The roof blew off the house in the 1100 block of Sunnyslope in Lakes of the Four Seasons and landed in the driveway and trees of the home across the street during Wednesday night's storm. | Karen Caffarini-for Sun-Times Media
Updated: July 15, 2013 7:44PM
A stretch of Indiana 2 between U.S. 231 and Interstate 65 was closed Thursday as crews cleared three downed power-line towers in the aftermath of Wednesday night’s storms, which featured heavy winds, hail and lightning.
Crews were working to clear the roadway in southeast Lake County and southwest Porter County, according to a statement Thursday morning from the Indiana Department of Transportation, which is asking drivers to avoid the area until crews can reopen the road.
A Northern Indiana Public Service Co. official late Thursday afternoon said he expected utility crews to have their work on Indiana 2 between U.S. 231 and Interstate 65 cleared by evening, but he was unsure when the highway would reopen.
The Indiana Department of Transportation initially said the road could be closed for three days. Nick Meyer, NIPSCO’s communications manager, said it will be up to INDOT to determine when it’s safe to reopen the road.
High winds took down three high-tension towers on Indiana 2 and brought power lines down on the highway. The towers are 140 to 150 feet tall.
“It takes an intense wind to take those down. Mother Nature played a role,” Meyer said.
NIPSCO has rerouted power to customers in southeast Lake County and southwest Porter County, and later will assess if the towers can be salvaged.
By late Thursday afternoon, about 4,500 NIPSCO customers remained without power, with about 1,500 of them in Crown Point. According to the utility’s website, more than 45,000 customers lost power during Wednesday night’s storm.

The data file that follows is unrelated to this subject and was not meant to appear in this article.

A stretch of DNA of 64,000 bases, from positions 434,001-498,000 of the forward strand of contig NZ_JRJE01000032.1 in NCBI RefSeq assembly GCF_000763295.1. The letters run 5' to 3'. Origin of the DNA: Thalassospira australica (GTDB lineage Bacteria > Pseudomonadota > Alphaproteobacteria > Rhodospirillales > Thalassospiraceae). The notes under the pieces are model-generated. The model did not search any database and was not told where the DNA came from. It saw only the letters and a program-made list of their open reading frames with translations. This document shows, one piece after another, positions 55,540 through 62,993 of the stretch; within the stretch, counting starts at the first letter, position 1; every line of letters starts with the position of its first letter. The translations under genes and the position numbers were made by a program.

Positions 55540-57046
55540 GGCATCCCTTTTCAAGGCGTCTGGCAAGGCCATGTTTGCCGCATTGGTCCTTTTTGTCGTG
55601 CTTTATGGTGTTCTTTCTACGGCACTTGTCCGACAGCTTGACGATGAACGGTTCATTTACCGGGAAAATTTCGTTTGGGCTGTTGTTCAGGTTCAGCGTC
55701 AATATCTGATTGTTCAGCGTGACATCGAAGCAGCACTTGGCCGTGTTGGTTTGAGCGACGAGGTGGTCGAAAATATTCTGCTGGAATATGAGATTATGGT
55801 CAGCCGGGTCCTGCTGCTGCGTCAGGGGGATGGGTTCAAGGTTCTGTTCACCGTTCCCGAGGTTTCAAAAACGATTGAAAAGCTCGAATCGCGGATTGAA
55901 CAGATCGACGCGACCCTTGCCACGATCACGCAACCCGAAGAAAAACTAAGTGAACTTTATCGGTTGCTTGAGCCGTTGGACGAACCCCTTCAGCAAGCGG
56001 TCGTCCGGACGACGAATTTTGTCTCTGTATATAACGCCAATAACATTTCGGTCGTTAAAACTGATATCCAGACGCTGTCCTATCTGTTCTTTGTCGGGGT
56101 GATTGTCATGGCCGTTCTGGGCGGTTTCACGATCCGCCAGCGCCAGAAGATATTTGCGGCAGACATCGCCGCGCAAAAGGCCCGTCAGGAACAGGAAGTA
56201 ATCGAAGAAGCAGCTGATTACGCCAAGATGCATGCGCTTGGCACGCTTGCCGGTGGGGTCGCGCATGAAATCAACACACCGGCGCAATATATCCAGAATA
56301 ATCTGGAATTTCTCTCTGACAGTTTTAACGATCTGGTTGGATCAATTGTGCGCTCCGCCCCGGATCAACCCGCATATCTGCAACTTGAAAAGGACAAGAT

Power restoration for most of the customers is expected by late Friday evening, while a few individual customers may be without power into early Saturday due to the extensive system repairs required, according to the site.
“When you get to the end of a storm, especially one like this one, you may have a lot of small pockets without power,” Meyer said.
Roof flies off home
In Lakes of the Four Seasons, one of the hardest hit areas in Northwest Indiana, a roof blew off a house in the 1100 block of Sunnyslope and landed across the street, in the trees, driveway and yard of Clara and James Pushman, who assessed the damage Thursday morning.
“The roof and insulation are in my house in the front room, in the front yard and in the trees,” Clara Pushman said.
A screened porch that James Pushman said he just finished redoing was damaged, a front window was broken and a tree fell on their garage.
Clara Pushman said it looked like the storm followed a trail along the side of their house, uprooting or splitting trees, tossing part of a swing into the lake behind their house and removing the top of a gazebo.
“The insurance company said not to touch anything, but I can’t live like this,” James Pushman said.
Clara Pushman said the neighbors across the street told her they were outside when the storm hit. They went to the bottom level of the house where they heard what sounded like tin cans.
“When they came upstairs, the roof was gone and everything was all wet,” Pushman said.
She said the occupants are renting the house from her sister.
In the gated community, workers were busy removing trees that fell on the golf course, by the 19th Hole restaurant and in peoples’ yards. Some trees completely blocked driveways or fell on roofs.